Chimneys varied, from the early slim tapered cast iron type (as fitted to the 4400 locos) to thin parallel in the post-WWI years to the cast-iron tapered style, which quickly established itself as the default from c 1925. 4568 however, picked up a parallel chimney as late as the mid-1950s. The front steps on most locos of the class were joggled, rather than being bent back as on the 4400s. Most locos had acquired Collett parallel buffers by the mid-1930s. Cab shutters started to be fitted in the early-1930s, and all locos received them. 4500–99 were built with the old style of rear sandbox, and most got retrofitted with the modern style (with the more accessible filler lid), except for 4549, 4562, 4564 and 4571, which never received the upgrade.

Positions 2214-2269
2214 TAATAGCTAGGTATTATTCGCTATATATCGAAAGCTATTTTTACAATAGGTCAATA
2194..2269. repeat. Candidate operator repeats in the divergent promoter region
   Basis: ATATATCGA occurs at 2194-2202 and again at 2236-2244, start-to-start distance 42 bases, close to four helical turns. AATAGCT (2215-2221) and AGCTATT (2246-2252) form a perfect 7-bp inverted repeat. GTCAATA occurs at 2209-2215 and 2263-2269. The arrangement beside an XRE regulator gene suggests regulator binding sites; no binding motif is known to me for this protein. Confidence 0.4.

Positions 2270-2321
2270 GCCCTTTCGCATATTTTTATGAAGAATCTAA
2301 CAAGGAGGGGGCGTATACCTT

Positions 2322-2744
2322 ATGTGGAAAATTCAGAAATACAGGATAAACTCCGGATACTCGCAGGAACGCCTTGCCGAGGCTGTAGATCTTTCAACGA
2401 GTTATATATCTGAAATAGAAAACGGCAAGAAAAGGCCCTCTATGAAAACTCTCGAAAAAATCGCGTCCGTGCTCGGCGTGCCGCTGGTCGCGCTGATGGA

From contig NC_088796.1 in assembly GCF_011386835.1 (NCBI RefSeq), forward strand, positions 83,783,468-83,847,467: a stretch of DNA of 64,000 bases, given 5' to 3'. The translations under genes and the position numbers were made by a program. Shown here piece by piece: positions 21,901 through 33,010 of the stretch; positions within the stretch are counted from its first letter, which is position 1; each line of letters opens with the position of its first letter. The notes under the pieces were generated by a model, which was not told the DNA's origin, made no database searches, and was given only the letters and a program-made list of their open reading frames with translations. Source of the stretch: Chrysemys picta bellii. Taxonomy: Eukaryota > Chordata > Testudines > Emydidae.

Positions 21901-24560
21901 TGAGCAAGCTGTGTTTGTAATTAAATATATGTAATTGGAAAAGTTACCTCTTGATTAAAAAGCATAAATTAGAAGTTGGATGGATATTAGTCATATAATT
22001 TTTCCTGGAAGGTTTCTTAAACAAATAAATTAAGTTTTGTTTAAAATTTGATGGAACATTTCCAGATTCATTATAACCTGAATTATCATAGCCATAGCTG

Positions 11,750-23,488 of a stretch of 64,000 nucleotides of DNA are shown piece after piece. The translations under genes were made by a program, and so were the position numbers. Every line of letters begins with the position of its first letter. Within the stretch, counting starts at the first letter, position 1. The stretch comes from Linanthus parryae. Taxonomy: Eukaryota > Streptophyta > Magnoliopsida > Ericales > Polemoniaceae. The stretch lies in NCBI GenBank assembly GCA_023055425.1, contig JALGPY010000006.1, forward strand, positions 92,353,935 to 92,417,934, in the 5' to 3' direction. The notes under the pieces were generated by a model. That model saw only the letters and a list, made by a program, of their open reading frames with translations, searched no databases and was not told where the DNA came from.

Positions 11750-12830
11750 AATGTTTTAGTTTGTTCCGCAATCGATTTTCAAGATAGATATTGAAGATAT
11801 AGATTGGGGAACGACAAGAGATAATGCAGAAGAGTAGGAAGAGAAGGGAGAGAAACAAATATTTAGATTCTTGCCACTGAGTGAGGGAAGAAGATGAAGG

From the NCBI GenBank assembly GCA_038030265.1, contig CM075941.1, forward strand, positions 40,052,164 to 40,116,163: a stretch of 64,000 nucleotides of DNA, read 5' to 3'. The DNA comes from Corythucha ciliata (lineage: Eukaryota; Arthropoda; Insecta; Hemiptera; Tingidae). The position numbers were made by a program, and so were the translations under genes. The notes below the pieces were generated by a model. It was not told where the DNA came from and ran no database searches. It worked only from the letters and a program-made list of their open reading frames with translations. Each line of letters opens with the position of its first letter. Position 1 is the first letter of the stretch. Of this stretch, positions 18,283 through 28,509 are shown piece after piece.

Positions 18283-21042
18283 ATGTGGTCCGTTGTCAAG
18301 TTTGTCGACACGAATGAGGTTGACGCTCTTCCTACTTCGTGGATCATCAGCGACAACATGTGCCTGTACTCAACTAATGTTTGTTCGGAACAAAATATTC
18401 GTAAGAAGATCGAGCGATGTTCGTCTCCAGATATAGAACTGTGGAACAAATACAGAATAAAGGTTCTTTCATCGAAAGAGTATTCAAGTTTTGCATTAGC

2161 in original condition with a short smokebox and short, low bunker. The roof is wooden with a transverse shutter. Small-boss drivers. Like the initial state of the 4400 locos, the rear sandbox is behind the cab steps. Full lining is present. GWR 2161 small prairie

 



4549, early- to mid-1920s, with a thin parallel chimney, flush-riveted smokebox, no cab shutter and initial type of rear sandbox. The roof is now steel with a normal longitudinal shutter. Dean/Churchward buffers.

 



4510, probably mid- to late 1930s. It's smokebox wrapper has a patch indicating the boiler was previously used on an outside-piped loco. Cab shutter and Collett parallel buffers. The tall safety valve cover is painted over.